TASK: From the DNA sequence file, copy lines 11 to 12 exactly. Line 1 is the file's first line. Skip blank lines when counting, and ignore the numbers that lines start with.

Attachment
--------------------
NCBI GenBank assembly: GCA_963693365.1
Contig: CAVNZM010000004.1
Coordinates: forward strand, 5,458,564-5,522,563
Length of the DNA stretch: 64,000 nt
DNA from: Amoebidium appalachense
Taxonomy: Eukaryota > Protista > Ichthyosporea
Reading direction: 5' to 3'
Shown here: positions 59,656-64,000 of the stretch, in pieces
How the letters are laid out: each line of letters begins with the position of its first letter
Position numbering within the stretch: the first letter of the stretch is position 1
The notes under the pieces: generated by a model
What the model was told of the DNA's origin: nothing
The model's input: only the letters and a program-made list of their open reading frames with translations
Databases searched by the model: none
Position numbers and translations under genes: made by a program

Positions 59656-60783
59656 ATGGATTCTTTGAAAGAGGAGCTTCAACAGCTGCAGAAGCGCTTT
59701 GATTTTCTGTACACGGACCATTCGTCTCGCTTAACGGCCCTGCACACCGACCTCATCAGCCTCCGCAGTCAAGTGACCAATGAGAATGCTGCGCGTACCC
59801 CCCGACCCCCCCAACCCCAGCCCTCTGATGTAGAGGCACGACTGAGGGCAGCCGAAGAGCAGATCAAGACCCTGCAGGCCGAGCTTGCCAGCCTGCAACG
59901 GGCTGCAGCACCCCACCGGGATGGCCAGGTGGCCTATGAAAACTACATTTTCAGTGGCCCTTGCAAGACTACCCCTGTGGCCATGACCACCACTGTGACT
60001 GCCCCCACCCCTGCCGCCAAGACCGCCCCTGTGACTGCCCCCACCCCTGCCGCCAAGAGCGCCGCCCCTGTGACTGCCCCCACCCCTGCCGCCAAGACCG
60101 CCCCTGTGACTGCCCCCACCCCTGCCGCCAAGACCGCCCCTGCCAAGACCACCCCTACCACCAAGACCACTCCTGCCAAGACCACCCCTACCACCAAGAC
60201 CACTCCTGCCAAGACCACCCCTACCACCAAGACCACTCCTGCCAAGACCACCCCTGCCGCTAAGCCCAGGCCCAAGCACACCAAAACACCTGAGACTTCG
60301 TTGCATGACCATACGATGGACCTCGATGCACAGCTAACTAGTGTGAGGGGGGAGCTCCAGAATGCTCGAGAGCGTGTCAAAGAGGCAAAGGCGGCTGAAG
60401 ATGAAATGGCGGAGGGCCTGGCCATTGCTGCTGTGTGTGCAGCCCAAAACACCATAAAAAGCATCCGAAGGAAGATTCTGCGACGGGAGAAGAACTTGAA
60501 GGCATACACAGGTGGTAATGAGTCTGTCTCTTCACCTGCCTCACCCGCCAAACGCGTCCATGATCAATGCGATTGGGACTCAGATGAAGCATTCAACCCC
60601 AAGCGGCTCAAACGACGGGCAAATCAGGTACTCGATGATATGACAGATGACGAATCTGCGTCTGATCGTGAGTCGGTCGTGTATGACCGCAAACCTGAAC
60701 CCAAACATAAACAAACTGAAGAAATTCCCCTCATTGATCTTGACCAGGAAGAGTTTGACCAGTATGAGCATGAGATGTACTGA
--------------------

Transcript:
The notes under the pieces: generated by a model
What the model was told of the DNA's origin: nothing